Scientists often warn that it is inadvisable to link specific catastrophic events to climate change. Climate science is far too complex to allow for that. However, a group of research scientists from the University of Victoria and Environment and Climate Change Canada has come pretty close in a new paper, “Attribution of the Influence of Human-Induced Climate Change on an Extreme Fire Season”, published in the scholarly journal Earth’s Future.
The research scientists found that the wildfires that consumed 1.2 million hectares of British Columbia (BC) forest in 2017 (more than twice the area of Prince Edward Island) were made two to four times more likely by human-induced climate change, and that the area consumed by fire was seven to 11 times larger than what would have been expected without human influences on the climate.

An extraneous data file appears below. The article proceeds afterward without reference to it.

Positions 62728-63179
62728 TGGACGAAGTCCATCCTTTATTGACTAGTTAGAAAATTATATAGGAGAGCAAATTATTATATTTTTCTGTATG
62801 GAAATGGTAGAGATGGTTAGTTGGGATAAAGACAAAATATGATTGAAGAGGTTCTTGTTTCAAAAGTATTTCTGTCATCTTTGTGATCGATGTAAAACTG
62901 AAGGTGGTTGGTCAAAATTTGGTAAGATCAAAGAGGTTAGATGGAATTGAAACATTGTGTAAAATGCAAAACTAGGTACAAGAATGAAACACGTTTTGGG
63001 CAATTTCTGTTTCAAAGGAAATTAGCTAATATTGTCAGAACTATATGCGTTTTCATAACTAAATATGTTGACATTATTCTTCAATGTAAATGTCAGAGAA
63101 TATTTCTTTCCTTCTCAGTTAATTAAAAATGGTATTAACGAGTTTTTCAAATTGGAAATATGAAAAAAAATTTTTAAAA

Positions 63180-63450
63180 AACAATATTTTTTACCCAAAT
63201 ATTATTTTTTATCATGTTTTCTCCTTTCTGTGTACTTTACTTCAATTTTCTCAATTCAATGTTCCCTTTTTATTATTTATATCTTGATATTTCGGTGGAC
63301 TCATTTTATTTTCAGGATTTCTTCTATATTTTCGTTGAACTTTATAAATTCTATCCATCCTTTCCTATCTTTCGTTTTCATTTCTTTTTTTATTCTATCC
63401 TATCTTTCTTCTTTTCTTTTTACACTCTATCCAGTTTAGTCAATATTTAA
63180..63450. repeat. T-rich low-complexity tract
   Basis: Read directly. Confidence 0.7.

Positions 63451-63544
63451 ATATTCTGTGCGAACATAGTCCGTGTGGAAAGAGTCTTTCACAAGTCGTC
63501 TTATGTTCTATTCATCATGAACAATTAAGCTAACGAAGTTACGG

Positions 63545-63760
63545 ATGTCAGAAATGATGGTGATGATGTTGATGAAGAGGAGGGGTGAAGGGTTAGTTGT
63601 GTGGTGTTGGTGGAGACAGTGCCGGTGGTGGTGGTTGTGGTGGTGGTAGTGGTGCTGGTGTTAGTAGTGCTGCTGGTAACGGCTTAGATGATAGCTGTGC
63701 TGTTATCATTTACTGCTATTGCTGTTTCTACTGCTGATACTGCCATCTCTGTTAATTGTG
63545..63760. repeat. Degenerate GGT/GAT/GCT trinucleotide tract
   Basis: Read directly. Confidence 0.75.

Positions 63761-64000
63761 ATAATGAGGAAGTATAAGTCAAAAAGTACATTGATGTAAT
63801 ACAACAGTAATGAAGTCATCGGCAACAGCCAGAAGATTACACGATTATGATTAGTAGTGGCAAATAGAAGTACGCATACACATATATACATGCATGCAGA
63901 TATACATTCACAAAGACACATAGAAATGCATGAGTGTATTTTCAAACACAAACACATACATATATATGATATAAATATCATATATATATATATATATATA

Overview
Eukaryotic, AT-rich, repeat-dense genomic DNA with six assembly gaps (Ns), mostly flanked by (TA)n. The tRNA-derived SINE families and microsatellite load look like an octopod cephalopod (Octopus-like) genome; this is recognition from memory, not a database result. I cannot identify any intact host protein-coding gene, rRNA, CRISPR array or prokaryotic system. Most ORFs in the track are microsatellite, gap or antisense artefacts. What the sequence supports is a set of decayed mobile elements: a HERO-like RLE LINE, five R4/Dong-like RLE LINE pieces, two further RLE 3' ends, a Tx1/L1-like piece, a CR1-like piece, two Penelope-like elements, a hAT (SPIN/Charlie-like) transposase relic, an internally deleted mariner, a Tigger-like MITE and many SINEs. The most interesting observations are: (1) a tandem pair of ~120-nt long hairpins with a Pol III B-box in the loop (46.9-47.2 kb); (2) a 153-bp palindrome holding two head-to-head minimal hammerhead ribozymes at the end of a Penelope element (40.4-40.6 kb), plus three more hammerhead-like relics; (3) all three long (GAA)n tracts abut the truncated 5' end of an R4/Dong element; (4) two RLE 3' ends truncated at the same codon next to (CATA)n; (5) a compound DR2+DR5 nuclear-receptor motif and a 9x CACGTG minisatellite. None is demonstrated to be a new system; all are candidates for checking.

Ultimately, the research scientists found that the extreme summer temperatures during the 2017 BC forest fire season were made over 20 times more likely by human-induced climate change. Extreme high temperatures combined with dry conditions increased the likelihood of wildfire ignition and spread.
“As the climate continues to warm, we can expect that costly extreme wildfire seasons—like 2017, in BC—will become more likely in the future. This will have increasing impacts on many sectors, including forest management, public health, and infrastructure,” said Environment and Climate Change Canada Research Scientist Megan Kirchmeier-Young in a release.
The 2017 wildfire season set an all-time record for BC, but it didn’t stand for long. A new record was set in 2018, with more than 1.35 million hectares consumed by fire.